antidumping duty investigations, and the corresponding regulation 
governing the deadline for targeted-dumping allegations, 19 CFR 
351.301(d)(5).\37\ The Department stated that ``{w{time} ithdrawal will 
allow the Department to exercise the discretion intended by the statute 
and, thereby, develop a practice that will allow interested parties to 
pursue all statutory avenues of relief in this area.'' \38\
---------------------------------------------------------------------------

    \37\ See Withdrawal of the Regulatory Provisions Governing 
Targeted Dumping in Antidumping Duty Investigations, 73 FR 74930 
(December 10, 2008).
    \38\ Id. at 74931.
---------------------------------------------------------------------------

    In order to accomplish this objective, if any interested party 
wishes to make a targeted-dumping allegation in any of these 
investigations pursuant to section 777A(d)(1)(B) of the Act, such 
allegations are due no later than 45 days before the scheduled date of 
the preliminary determination.

Respondent Selection

    For the PRC, the Department will request quantity and value 
information from all known exporters and producers identified, with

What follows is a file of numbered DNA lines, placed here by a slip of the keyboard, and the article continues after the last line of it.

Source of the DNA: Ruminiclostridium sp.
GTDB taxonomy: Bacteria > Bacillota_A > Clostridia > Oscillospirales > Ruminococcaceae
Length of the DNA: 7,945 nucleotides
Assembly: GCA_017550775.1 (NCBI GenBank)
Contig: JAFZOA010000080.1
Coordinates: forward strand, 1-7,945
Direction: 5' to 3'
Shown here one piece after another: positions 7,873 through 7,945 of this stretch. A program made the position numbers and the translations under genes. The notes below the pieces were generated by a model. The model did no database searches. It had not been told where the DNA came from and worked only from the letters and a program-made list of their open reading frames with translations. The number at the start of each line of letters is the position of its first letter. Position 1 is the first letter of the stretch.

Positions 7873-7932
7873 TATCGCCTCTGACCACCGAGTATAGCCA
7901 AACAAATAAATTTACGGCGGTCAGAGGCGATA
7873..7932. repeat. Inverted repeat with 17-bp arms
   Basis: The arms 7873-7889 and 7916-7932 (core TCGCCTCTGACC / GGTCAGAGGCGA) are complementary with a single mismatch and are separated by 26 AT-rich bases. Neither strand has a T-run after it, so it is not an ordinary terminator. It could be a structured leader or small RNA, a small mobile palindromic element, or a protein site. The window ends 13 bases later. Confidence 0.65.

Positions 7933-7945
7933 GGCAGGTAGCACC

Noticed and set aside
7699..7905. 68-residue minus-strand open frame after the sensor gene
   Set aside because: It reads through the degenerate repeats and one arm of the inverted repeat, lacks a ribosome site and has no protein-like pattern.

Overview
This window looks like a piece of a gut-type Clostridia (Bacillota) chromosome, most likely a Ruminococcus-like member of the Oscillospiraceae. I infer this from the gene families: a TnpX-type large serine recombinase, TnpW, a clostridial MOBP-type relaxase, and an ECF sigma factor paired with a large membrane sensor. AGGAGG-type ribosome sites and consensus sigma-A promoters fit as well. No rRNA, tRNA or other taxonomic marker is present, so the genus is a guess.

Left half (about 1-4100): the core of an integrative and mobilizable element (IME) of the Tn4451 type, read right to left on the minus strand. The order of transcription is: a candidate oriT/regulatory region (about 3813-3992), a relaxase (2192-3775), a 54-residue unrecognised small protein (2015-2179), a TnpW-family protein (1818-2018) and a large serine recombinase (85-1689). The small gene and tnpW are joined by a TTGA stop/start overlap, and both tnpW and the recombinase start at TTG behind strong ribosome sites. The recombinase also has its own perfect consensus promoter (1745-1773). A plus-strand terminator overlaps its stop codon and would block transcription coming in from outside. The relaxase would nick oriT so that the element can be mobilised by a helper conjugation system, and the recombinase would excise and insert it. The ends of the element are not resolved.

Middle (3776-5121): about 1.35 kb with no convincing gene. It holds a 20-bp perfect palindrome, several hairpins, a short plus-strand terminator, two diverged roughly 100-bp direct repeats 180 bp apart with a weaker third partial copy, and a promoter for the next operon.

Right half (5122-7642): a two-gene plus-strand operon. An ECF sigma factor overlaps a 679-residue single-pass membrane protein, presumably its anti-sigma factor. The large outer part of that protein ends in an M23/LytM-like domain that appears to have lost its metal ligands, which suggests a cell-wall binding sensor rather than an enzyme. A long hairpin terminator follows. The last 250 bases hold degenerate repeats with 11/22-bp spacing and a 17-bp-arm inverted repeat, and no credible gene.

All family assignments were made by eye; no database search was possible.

complete contact information, in the Petition. The quantity and value 
data received from NME exporters/producers will be used as the basis to 
select the mandatory respondents.
    The Department requires that the respondents submit a response to 
both the quantity and value questionnaire and the separate-rate 
application by the respective deadlines in order to receive 
consideration for separate-rate status.\39\ Appendix II of this notice 
contains the quantity and value questionnaire that must be submitted by 
all NME exporters/producers no later than May 19, 2009. In addition, 
the Department will post the quantity and value questionnaire along 
with the filing instructions on the Import Administration Web site, at 
http://ia.ita.doc.gov/ia-highlights-and-news.html. The Department will 
send the quantity and value questionnaire to those PRC companies 
identified in the Petition, Volume I, at Exhibit I-6.